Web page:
Meds management revolution not ‘appening


skeleton with laptop and phone

Current evidence for any clinical benefit from medication management apps and sensors is limited, experts say 

The use of medication apps in clinical practice is hindered by a lack of evidence for their benefit, concerns over safety and privacy, and the sheer number of apps already available. 

This is the conclusion of Australian experts who recently reviewed the filed of consumer digital technologies such as wearable sensors and management apps. 

“Many innovations for improving medication management with consumer health technology are in development, but there are still significant challenges relating to adoption,” writes pharmacy academic Elisabeth Roughead in a recent MJA supplement Expanding the evidence base in digital health.

“Digital technologies, such as medication management apps and wearable sensor devices can potentially support medication management by consumers. However, despite this potential, and the launch of smartphones more than a decade ago, consumer-directed digital health tools are seldom used in clinical practice,” she said in the article, co-written by Andre Andrade.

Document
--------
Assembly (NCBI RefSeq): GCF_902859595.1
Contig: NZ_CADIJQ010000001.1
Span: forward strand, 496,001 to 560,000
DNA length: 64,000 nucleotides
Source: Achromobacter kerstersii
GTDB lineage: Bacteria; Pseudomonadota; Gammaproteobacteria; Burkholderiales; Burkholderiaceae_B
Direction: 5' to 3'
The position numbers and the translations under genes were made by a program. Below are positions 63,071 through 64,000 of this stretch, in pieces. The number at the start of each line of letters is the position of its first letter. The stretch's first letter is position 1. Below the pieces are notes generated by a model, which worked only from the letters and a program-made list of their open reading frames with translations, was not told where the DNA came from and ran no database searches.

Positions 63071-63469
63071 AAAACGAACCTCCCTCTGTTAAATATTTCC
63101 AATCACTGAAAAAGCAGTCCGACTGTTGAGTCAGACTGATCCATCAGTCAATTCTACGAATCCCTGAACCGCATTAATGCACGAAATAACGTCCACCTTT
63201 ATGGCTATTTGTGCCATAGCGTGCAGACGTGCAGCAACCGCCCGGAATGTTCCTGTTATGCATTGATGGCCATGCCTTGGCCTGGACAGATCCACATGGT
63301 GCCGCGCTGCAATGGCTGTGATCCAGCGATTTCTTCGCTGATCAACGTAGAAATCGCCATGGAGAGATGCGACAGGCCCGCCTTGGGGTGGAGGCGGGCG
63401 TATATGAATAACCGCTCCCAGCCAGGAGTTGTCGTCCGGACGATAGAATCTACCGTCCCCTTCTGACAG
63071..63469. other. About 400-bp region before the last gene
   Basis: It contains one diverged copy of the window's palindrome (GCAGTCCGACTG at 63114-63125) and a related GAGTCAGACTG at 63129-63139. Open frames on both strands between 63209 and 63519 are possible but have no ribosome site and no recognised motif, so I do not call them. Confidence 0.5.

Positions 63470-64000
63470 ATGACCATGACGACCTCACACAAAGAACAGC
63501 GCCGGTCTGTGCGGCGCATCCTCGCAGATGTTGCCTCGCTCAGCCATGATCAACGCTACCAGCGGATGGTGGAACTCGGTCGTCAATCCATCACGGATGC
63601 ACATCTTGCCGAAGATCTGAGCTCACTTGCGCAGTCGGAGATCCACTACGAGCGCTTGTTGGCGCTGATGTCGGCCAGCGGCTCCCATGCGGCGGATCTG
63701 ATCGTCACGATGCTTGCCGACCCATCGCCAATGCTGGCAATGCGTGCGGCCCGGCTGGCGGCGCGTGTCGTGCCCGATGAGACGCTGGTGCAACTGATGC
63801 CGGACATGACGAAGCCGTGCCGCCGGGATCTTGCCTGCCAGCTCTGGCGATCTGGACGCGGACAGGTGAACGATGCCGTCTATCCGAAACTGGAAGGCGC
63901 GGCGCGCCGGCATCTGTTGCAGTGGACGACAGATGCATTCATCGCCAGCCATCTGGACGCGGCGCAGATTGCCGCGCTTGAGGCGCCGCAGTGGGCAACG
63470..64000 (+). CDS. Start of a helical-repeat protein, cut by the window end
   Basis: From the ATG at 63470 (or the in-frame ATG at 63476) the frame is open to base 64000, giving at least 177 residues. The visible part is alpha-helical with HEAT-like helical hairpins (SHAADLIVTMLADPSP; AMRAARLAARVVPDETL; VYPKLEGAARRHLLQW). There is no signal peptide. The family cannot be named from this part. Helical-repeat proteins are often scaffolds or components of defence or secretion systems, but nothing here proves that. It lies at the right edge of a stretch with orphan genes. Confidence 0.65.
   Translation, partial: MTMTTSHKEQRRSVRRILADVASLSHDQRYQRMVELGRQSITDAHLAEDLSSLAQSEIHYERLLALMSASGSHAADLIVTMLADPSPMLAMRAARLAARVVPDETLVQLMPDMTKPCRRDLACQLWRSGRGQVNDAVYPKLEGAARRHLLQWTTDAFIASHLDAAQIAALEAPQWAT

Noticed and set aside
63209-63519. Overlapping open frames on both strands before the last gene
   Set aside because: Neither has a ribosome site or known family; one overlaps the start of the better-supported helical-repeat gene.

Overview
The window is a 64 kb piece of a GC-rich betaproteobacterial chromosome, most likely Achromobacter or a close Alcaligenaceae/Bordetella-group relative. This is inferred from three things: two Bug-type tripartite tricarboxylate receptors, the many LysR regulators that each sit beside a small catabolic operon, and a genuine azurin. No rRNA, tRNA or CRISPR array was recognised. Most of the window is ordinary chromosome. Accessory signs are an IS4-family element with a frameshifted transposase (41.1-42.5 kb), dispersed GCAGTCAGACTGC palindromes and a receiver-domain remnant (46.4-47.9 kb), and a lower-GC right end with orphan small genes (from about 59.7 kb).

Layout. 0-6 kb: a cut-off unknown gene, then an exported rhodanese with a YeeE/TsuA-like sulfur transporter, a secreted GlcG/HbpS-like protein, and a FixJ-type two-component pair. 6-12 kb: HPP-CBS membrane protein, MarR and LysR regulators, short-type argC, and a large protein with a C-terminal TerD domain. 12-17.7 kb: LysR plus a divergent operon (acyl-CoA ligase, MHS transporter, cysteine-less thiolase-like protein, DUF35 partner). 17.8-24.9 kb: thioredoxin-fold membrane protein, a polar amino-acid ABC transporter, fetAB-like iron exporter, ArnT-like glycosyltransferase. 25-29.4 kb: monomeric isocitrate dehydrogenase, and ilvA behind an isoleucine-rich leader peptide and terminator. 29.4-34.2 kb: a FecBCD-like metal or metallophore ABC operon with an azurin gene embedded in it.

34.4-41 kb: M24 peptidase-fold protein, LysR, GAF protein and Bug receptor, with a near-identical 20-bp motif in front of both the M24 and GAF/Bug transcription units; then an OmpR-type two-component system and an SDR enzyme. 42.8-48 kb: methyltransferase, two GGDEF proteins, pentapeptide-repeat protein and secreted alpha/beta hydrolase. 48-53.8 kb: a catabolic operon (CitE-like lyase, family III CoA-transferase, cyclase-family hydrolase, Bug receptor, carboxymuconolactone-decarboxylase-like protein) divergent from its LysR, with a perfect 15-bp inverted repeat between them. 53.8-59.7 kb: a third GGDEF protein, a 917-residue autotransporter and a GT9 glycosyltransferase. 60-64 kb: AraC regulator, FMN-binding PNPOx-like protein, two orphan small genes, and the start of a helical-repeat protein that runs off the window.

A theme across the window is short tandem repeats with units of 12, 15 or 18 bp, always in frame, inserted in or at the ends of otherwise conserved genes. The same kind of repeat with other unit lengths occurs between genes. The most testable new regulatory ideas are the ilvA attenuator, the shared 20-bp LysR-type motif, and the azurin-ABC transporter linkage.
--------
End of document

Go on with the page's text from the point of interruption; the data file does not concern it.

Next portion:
One of the barriers potentially restricting uptake is the sheer number of digital technology products that are available, they said, highlighting the difficulty in “navigating the overcrowded market.”

“A review conducted in 2017 identified more than 800 medication management apps designed to support medication adherence, available from the Windows, iTunes, Google Play and Blackberry app stores.”

Studies also suggested the variability in the quality of these apps, they added.

“While all apps claimed to support adherence, user testing of 144 of the highest ranking apps found 9% were unable to send reliable medication reminders and fewer than half (40%) were able to send reminders for three complex medication schedules (such as weekly or alternate day dosing.”

In addition, only 61% tracked missed doses or doses taken and just under half provided alerts for when to refill a prescription.

They also found that some of the situations where medication adherence is particularly important and problematic – such as clinical trials, cancer chemotherapy, treatment of some mental illnesses and long term antibiotic use for tuberculosis, were those requiring additional auditing mechanisms or alternative digital strategies.

“While there is potential for medication management apps to help consumers adhere to their medication regimens, widespread adoption cannot yet be recommended,” the authors concluded.

“Rigorous research and sound clinical judgement are needed to move consumer technology forward.”

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